Low Cost, Long Life
anaerobic digester cleaning frequency will be significantly reduced. Although the Escalator Fine Screen is new to North America, it is widely used in Europe. Over 600 such screens have been installed in the UK.
For more information, circle reply card No. 228
.i DONSON ENGINEERING AND
' CONTRACTING LIMITED is the exclusive source for Permastore tanks and
silos in Canada, supplying integrated design, construction and warranty programs.
191 Booth Rd. North Bay, Ontario, Canada, PIA4K3
Tel:(705) 474-4759, Fax:(705) 474-9041 E-Mail: email@example.com
PERI1AS10RE Glass-Fused-to-Steel Tanks and Silos offer
the complete storage solution. Over 40,000 tanks installed in 70 countries Excellent corrosion resistance
Modular construction growth — capacity Easily relocated after years of use Custom roof components Environmental Science & Engineering, June 2001
For more information, circle reply card No. 106 (See page 25)
Pulp & Paper Industry Focus
New Brunswick P&P company achieves breakthrough by using reverse osmosis
To meet government regula
tions, most pulp and paper mills built conventional sec
ondary treatment lagoons. Treating pollution after it has exited the mill pipe in a secondary treatment la goon has been the standard technology, enabling mills to meet regulations with limited costs.
Faced with local opposition to a lagoon, Irving Pulp & Paper underwent a complete Environmental Impact Assessment. After researching other options, the mill, which is located in Saint John, New Brunswick, decided to
go in an unprecedented direction. Irving Pulp & Paper launched a pollution prevention strategy to recover, reduce and reuse pulp-making materials in the mill. It is believed that no other kraft
pulp mill in the world has ever attempted this approach. The New Brunswick-based mill
planned their strategy around the best known technologies of the day. At the time of design there were not enough known technologies to take them all the way to environmental compliance. They believed that with the rate of technologi cal advancement and the ongoing re-
Irving Pulp & Paper's reverse osmosis system.
search, new technology would evolve by the time the known technologies were in place. Irving Pulp & Paper achieved envi ronmental compliance through innova tion and determination. Three key pieces of technology, one for which the company has been granted the patent, have enabled the mill to meet federal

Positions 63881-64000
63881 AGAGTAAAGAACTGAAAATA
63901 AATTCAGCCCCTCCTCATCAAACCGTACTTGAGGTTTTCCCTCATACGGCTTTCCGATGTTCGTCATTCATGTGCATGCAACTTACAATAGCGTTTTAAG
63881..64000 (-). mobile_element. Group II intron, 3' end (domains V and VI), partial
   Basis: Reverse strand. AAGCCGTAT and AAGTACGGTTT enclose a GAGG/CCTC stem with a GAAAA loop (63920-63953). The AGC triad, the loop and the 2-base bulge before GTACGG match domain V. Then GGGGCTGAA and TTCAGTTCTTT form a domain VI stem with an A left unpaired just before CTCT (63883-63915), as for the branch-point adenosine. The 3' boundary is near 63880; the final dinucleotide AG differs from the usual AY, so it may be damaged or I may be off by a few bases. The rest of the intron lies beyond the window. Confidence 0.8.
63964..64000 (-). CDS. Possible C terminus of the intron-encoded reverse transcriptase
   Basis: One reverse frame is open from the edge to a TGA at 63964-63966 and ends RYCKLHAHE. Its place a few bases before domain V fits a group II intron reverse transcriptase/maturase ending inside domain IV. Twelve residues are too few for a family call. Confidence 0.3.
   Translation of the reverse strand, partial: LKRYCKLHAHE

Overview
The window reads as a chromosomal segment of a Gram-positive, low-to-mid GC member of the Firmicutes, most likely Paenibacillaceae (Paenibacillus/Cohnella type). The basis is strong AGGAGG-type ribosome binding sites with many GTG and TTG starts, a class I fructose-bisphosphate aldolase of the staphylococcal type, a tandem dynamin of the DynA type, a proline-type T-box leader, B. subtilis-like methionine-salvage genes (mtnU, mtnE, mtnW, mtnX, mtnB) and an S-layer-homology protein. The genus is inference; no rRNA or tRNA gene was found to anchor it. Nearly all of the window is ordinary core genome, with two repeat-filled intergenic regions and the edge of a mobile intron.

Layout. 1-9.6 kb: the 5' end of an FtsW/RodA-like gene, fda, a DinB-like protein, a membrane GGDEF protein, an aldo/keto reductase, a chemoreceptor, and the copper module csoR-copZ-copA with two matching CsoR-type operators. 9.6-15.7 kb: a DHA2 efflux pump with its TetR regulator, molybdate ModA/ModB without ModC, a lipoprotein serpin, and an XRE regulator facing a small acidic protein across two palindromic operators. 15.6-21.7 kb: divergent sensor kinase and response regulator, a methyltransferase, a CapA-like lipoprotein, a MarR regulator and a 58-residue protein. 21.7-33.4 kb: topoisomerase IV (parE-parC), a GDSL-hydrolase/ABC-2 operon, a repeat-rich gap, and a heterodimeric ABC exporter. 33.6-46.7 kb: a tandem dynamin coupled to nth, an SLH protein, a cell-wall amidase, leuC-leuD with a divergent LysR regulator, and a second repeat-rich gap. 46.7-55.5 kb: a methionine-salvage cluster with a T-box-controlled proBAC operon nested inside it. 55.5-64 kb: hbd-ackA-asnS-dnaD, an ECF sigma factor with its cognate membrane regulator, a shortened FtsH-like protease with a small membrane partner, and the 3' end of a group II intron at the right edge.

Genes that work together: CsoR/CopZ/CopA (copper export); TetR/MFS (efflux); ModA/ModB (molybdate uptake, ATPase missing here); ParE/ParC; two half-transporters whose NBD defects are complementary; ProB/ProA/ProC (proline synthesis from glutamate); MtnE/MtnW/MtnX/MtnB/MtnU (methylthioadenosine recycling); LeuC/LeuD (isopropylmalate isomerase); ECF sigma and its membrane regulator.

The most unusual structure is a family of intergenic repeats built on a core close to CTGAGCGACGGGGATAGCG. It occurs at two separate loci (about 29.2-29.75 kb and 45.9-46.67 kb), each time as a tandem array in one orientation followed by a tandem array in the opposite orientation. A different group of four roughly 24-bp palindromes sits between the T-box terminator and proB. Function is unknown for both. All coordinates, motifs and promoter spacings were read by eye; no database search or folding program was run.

government regulations. These tech nologies, used in novel applications, set Irving apart from all other pulp mills in the world, says a company report. The new technologies include: two-stage oxygen delignification, reverse osmosis, and a moving bed bioreactor. Reverse osmosis, the same system used by municipalities and homeown ers to purify drinking water, was added in a world-first application to filter water used in the pulp making process. "Reverse osmosis had intriguing char acteristics," explains George Rogers, Site Manager of Irving Pulp & Paper. "But it had never been used at a pulp mill before." One of these characteristics is the
opportunity to selectively remove com pounds through the use of specialized internal membranes. These membranes,
which differ in size and shape, are cus tomized to remove targeted compounds. Other molecules,like water, are allowed
Close-up of one of the system's mem branes. 42
to pass through the system. In a home filtering unit, the system may consist of
one or two membranes. At Irving Pulp & Paper, 210 membranes on 5' x 10" spools remove 10- 15 gallons of con centrated filtrate each minute. The con centrate is incinerated and the filtered
water is recycled in the mill to be re used in the process. Reverse osmosis has played a signifi cant role in lowering pollution levels in the mill, and in an important discovery, researchers found that the system re moved compounds responsible for en docrine disruption in fish. Endocrine disruption is a global environmental is sue affecting normal hormonal proc esses in humans and wildlife. Potential